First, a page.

So at long last, after 17+ years, secretive Palantir IPO’d. Is it a SaaS company? Sort of. Maybe. It it a service company? In many ways, yes. Is it enterprise software? Oh yeah. With the average customer paying $5,000,000+ a year, it’s definitely enterprise software. :). A $23B market cap enterprise software company — with a lot of services.
While most of us sell at a lower ACV, there are still interesting things for us all to learn re: enterprise buyers and selling. Here are the 5 that stood out to me at $1B run-rate and post the IPO:
1. Highly concentrated revenue is worrisome, but not the end of the world. 66% of Palantir’s revenue come from its Top 20 Customers. These top 20 customers alone average $15,000,000 a year. Remember when Twilio IPO’d and there was a lot of worry they’d lose Uber, and were too concentrated in top customers? Well, they did lose Uber. And Twilio has done just fine since then, growing more than 10x in market cap. 🙂
So yes, concentrated revenue is a worry. But Twilio and Palantir have been big success stories despite it.
2. Deal sizes have increased 30% a year on average. This is pretty consistent with the net revenue retention we’ve seen from other SaaS leaders, and good to see it continue there.
3. You can grow your TAM — even at a $1B run-rate. Palantir is now growing faster than in years, with 49% annual growth rate at a $1B run-rate (!). Yes, they got a Covid boost. But so what? And government contracts in particular were on fire, growing 74% year-over-year. Yes, selling to the government takes time. But once you are in, you can really grow:
4. Existing customers fuel the bulk of growth at scale — even at a $1B run rate. Because they’ve grown 5x in size since 2012. We’re seeing this again. Yes, Palantir grew 49% in 1H of this year. But with 36% growth in existing accounts, likely more than half of its growth came from its existing customers. They can be your fuel in the enterprise almost forever.
And these largest accounts have grown from a stunning $5m in 2012 to $25m+ today, trending to $30m. That’s 5x-6x growth since 2012. A vivid reminder that net retention compounds:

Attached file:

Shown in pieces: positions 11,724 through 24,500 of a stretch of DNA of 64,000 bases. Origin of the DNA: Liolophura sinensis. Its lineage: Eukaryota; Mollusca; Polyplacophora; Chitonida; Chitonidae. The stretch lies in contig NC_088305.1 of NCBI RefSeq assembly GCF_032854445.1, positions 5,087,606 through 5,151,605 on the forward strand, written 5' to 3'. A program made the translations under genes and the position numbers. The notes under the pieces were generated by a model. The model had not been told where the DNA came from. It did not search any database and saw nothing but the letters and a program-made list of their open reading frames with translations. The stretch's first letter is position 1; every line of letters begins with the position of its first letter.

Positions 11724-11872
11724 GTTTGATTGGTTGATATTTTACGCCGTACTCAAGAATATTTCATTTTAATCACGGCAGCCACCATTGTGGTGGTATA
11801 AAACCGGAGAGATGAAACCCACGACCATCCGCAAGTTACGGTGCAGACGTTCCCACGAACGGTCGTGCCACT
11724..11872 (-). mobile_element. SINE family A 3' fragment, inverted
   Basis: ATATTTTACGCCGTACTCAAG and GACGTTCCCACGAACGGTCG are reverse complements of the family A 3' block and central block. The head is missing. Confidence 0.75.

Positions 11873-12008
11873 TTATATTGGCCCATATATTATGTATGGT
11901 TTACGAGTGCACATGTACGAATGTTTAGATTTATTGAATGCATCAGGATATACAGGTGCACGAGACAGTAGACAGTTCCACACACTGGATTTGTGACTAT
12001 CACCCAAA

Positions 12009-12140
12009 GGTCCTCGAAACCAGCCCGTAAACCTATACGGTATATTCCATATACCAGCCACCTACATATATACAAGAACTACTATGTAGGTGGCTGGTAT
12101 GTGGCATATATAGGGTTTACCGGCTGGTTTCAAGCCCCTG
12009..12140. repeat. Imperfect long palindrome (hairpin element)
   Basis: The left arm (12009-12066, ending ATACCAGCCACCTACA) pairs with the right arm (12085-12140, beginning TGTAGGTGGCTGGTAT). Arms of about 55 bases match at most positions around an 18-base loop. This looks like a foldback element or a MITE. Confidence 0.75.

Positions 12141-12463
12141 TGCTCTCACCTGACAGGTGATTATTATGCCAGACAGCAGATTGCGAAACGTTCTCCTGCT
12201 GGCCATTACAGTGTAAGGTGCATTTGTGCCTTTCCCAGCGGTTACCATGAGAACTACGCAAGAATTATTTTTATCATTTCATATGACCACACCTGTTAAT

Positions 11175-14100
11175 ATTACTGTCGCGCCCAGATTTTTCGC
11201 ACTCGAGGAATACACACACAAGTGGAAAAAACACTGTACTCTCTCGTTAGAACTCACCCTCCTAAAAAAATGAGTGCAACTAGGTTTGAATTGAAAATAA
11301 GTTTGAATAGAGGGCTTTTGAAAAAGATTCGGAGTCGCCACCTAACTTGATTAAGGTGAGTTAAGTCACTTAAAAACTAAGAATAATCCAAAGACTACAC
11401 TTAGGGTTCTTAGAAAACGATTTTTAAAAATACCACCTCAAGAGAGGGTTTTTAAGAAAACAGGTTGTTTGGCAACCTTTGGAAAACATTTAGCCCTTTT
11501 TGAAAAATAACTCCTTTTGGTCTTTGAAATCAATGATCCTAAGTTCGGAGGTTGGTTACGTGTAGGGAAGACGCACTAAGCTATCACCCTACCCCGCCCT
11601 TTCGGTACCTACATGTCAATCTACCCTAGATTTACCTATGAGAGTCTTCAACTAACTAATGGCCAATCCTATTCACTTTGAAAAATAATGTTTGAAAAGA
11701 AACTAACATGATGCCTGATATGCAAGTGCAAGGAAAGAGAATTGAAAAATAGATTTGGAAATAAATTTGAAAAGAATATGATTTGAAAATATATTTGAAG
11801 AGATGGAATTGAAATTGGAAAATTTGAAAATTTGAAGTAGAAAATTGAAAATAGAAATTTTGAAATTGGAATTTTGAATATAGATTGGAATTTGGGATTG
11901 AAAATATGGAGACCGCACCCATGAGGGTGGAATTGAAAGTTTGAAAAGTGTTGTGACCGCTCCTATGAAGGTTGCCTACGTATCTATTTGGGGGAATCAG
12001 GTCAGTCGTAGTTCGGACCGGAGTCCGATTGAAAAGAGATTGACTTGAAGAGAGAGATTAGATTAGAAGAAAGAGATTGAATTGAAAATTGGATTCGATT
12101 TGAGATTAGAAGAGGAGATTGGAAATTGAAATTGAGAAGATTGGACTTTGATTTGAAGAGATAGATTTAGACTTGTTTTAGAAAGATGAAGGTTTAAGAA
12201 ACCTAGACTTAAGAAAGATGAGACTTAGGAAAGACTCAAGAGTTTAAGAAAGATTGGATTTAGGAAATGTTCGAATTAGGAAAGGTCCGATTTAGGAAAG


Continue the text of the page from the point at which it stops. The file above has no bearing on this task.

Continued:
5. Palantir finally became a software company (based on gross margins). But not until 2020, really. With so many services, when did Palantir cross 50% gross margins … sort of the minimum to be a software and not a service company? Not for 17 years. Not until this year.
So the lesson perhaps is Be Who You Are. Palantir really did start off as a services business. But it knew it needed to grow into a software business to command the multiples it asked — its market cap is a very healthy 23x ARR today. So it did get there, to the 50%+ margins of a software company.
But it took its time. 17 years.
To $23 Billion.
And a few other great ones in this series:
- 5 Interesting Learnings from Zendesk. As It Crosses $1B in ARR
- 5 Interesting Learnings from HubSpot as It Approaches $1 Billion in ARR
- 5 Interesting Learnings from RingCentral. As it Approaches $1B in ARR.
- 5 Interesting Learnings from Palantir at $1 Billion in ARR.
- 5 Interesting Learnings from Slack at $1B in ARR
- 5 Interesting Learnings from PagerDuty, as It IPOs
- 5 Interesting Learnings from Zoom at IPO
- 5 Interesting Learnings from Bill.com at IPO
- 5 Interesting Learnings from Asana at $250,000,000 in ARR
- 5 Interesting Learnings from Qualtrics at $800m+ in ARR
- 5 Interesting Learnings from Xero. As It Approaches $1B in ARR
- 5 Interesting Learnings from Snowflake at $600,000,000 in ARR
- 5 Interesting Learnings from New Relic at $650,000,000 in ARR
- 5 Interesting Learnings from Box At $800,000,000 in ARR
- 5 Interesting Learnings from Atlassian at $2B in ARR